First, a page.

Left Home Alone

Q: I needed to run to the store and pick up some things for Thanksgiving. I was told later that if my son got hurt while I was gone that I could lose custody? Is that true?

A:  Leaving children home alone has become a serious matter these days. Whereas currently, only three states have a minimum age requirement for leaving a child home alone, if there were an accident or injury to a child there is a risk of unwanted repercussions.

If a parent gets reported for leaving a young child home alone, an agency such as the Child Protective Services could investigate the complaint depending on the age of the child and if the child is injured. This means interviewing you, the neighbors, the child and/or other witnesses. If it is determined that you were endangering the child, it is possible the child could be removed from your custody and placed with relatives or foster care. There is even the possibility of criminal charges for neglect.

According to MinnesotaParent.com, “Minnesota state law says that parents must provide their children with adequate supervision, so they’re not left in unsafe situations.”  According to Don Pelton, Community Services Supervisor for Washington County, in 2008 the Citizens Review Panel published It’s Not Safe for Kids Under 8, a set of clear guidelines for parents to refer to as they attempt to interpret the state law in terms of when it’s safe for children to be left unsupervised. The panel examined research regarding the ability of children to care for themselves, respond to emergency situations, and keep themselves safe.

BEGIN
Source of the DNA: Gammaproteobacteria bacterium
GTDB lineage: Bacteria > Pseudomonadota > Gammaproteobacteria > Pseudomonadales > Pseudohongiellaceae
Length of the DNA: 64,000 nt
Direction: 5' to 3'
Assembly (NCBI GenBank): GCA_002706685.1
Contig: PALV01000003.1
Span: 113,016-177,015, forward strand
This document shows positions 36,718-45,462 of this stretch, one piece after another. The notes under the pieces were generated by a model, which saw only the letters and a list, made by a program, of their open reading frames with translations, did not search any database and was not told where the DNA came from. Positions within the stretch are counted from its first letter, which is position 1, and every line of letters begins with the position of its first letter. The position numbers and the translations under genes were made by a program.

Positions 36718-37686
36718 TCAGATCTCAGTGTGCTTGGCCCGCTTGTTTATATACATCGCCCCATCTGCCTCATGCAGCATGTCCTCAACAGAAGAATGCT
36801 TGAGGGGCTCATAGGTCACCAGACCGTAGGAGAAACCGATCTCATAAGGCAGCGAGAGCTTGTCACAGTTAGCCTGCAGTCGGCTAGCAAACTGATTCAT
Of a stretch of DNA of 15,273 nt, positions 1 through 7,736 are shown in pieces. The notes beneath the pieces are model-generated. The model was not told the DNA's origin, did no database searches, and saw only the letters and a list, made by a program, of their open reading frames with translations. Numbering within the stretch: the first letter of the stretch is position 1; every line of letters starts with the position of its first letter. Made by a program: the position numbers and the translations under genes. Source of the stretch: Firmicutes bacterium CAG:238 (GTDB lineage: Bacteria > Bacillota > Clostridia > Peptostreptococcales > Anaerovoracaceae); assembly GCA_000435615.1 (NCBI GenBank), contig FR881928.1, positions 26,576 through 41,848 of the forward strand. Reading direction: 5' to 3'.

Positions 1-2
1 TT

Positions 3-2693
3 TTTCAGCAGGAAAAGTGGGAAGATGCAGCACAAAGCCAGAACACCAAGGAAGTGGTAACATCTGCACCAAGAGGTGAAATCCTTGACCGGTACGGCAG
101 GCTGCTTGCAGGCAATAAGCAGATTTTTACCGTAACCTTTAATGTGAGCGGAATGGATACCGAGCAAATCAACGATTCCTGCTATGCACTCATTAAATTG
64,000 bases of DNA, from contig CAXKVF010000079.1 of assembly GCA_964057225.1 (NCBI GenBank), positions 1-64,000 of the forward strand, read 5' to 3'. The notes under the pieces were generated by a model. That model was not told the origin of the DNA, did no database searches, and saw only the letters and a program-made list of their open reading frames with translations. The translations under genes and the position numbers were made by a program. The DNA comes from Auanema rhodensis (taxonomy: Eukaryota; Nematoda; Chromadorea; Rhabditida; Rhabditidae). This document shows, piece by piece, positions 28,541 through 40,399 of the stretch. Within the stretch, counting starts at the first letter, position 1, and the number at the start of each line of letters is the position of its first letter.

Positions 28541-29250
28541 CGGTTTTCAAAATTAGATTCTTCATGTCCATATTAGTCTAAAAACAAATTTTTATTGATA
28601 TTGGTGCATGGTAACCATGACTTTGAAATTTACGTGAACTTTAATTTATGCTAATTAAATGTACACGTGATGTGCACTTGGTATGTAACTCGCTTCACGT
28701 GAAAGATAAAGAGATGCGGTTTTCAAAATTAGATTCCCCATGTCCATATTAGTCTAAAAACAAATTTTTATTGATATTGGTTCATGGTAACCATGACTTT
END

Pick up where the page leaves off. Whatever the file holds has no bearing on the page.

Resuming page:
The Minnesota Department of Human Services established the following guidelines to help give clarity to parents and people involved in childcare services. These guidelines have since been added to the statewide Maltreatment Screening Guidelines:

  • Children under age 8 should not be left alone for any period of time.
  • Children ages 8, 9, and 10 may be left alone for no longer than three hours.
  • Children under the age of 11 should not provide childcare (babysitting).
  • Children ages 11­ to 13 may be left alone for no longer than 12 hours.
  • Children ages 14 and 15 may be left alone for no longer than 24 hours.
  • Children ages 11 to 15 that are placed in a childcare role are subject to the same time restrictions of being left alone.
  • Children ages 16 and 17 may be left alone for over 24 hours with a plan in place concerning how to respond to an emergency and have adequate adult back-up supervision.

Whether you agree or not, we live in a period of time when protecting our children has become a paramount concern. It’s best to be aware of these matters and be wise.

Contact experienced family law attorney Jessica L. Sterle at (218) 722-2655 to schedule a consultation to discuss child custody, parenting time, and grandparent’s rights.


Age range guidelines here


What Does Minnesota Law Say About Leaving Children Home Alone?


Jessica Sterle

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